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Gifford Pinchot National Forest, Carson, Washington, USA
Canon 5DII, 16-35mm f/2.8L II @ 16mm, CPL
landscape, falls, waterfall, panther, creek, water, flow, stream, timbers, moss, foliage, forest, gifford, pinchot, washington, tula
Physician and passionate nature photographer based out of Portland, Oregon, USA.
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Taking in the sights and sounds that envelop you like a symphony orchestra within the Panther Creek Falls canyon is like an insanely guilty pleasure—it just shouldn’t be this easy to access. The entire drive is paved, and the trail is less than 500 feet downhill. Gaining this vantage point, however, does involve channeling your inner Spider-Man as you clamber down a pretty sheer cliff that can prove quite harrowing with a camera pack protruding like an alien larva from your chest. Once there, however, we were veritable kids in a candy store. We spent over an hour in this location and didn’t even get a whiff of the scenes up- and downstream from the main drop here. Needless to say, we plan on reacquainting ourselves with the Panther many more times over.
Of note, the orange splotch in the foreground of this 30-second exposure is a slow-swirling mat of floating pine needles and wood chips entrapped in an eddy.
Love your work, TT. After striking out on a day’s waterfall photography last week I’m especially appreciative of your talents just now! Neat trick with that first comment too, will keep your approach in mind. Cheers mate
Thanks, Dieter. I’m guessing you’ve underestimating what you captured, but I will say that the learning curve for waterfalls isn’t as steep as for mountain scapes, FWIW. That’s why I’m hesitant to take too much credit for what are already beautiful subjects!
– Tula Top
Those downed trees look huge Tula and I love the moss. We just don’t seem to get as much moss around the waterfalls I go to. Beautiful!
Thanks, Tim! Yeah, living in the soggy Pac Northwest does have its perks. Those trees are maybe a foot and a half, two feet in diameter if that offers you some frame of reference. They’re actually pretty average in terms of size—not uncommon to get 5-8-foot-diameter behemoths in some of the preserved old growth forests around here!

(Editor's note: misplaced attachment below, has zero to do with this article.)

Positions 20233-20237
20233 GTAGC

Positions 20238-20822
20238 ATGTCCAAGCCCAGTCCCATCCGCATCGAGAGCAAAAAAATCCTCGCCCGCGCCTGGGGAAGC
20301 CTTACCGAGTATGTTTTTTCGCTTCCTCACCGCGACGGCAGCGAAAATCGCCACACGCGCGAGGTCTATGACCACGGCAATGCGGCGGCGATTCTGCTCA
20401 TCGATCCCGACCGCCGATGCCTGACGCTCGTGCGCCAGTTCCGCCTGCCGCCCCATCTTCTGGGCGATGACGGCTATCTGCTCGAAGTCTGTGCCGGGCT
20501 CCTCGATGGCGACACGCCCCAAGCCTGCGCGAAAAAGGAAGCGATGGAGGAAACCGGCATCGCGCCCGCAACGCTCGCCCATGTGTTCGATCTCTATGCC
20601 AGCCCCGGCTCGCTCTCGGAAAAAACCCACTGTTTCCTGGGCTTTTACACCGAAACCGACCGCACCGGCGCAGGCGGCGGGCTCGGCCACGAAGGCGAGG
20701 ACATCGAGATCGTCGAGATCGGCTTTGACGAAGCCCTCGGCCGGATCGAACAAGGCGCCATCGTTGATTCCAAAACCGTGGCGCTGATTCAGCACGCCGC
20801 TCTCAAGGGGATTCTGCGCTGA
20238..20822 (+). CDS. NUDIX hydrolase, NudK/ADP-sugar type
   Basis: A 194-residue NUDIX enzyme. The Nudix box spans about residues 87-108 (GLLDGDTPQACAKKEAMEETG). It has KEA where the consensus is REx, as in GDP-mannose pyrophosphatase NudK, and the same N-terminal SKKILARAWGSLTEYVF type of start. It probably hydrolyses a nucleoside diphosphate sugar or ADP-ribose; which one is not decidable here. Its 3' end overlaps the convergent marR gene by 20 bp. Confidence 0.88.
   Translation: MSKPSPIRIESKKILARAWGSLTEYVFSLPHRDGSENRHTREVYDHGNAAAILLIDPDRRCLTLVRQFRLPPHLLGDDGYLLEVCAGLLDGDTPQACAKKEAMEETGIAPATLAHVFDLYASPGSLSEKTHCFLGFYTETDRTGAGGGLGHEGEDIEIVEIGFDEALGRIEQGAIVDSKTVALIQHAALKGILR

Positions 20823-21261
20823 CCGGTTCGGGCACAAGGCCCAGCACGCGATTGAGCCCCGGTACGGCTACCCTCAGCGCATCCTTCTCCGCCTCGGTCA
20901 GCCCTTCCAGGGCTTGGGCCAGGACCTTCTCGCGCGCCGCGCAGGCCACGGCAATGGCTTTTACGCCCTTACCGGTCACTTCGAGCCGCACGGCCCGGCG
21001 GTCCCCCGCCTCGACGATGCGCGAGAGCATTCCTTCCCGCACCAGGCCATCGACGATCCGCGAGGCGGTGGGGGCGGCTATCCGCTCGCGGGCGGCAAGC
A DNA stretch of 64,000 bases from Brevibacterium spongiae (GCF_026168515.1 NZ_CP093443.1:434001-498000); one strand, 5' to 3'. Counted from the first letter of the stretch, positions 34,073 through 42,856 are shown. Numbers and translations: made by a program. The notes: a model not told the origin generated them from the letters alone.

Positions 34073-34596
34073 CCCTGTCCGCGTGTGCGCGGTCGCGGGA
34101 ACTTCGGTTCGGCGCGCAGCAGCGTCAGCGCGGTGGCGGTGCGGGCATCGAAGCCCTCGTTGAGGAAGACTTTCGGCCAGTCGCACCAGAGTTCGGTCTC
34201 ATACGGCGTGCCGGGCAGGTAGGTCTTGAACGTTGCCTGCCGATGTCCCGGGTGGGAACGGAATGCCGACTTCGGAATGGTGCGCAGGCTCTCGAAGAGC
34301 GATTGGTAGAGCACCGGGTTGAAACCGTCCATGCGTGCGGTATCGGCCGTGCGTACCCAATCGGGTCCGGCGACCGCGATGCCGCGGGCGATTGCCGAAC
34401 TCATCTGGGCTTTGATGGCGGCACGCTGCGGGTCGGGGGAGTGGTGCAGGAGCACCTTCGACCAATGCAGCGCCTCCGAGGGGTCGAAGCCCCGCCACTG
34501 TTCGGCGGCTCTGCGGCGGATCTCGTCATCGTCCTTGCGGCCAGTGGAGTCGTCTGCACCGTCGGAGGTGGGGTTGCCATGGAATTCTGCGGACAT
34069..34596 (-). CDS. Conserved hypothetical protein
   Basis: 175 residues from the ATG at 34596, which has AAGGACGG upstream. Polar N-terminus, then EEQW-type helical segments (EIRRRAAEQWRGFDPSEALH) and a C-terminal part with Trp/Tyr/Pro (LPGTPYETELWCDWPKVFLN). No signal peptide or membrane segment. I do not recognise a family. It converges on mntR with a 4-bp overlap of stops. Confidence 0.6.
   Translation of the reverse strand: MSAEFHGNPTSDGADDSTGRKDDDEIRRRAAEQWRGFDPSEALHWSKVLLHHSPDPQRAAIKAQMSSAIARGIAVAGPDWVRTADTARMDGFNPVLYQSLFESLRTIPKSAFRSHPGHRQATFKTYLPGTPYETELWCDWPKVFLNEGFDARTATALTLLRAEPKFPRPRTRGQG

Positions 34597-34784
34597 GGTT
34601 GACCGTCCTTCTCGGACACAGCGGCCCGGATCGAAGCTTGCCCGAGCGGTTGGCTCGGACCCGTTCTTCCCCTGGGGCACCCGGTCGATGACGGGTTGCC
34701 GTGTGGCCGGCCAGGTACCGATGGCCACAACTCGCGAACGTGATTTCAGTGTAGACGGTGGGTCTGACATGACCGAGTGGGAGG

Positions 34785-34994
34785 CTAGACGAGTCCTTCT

Nice capture Tula
Thank you, Larry!
You always seem to out do yourself Tula, I say “just can’t get better than this” and you seemingly say oh yes Joe(LOL). This is a magnificent image Tula, composition Perfect, exposure Perfect, light Perfect, color Perfect, description, yes, Perfect. Beautiful work!
I don’t know about all that, but I’m certainly thankful and happy to hear you like this one, Joe. Incredibly appreciated and inspiring. Thanks again, my friend.
fantastic image mr falls,love the flow on this one tula,cheers mike
Many thanks, Mr. Oaky. :)
A beautifully composed image Tula !
Thank you, Trish! I was working fast with the fading light and my hiking partner (::ahem::, Mom) being all unreasonable and not wanting to scale the cliff back to the main trail in the dark. ;)
Another feast for my eyes, Tula. The range of colour in this scene is glorious.
Thank you so much, John. That’s what caught my eye, too—that bunch of flotsam was a nice little accent to the scene. Hope it’s still there the next time I go back! :)
Hmmm … I don’t think I would have been too enthusiastic about scaling a cliff in the dark either !Glad to see you both made it back o.k. (^_^)
Haha, thanks, Trish. I knew we still had a good 20 minutes before sundown. Bear in mind, this is a lady who’s deathly scared of caterpillars, lol… (love you, Mom!) :)
Tula, don’t be so modest my friend! capturing such a wide view with so much visual interest in a harmonious way is a challenge alright, and yet again you’ve pulled it off quite brilliantly…
Thank you so much, my friend. I will say no more! :)
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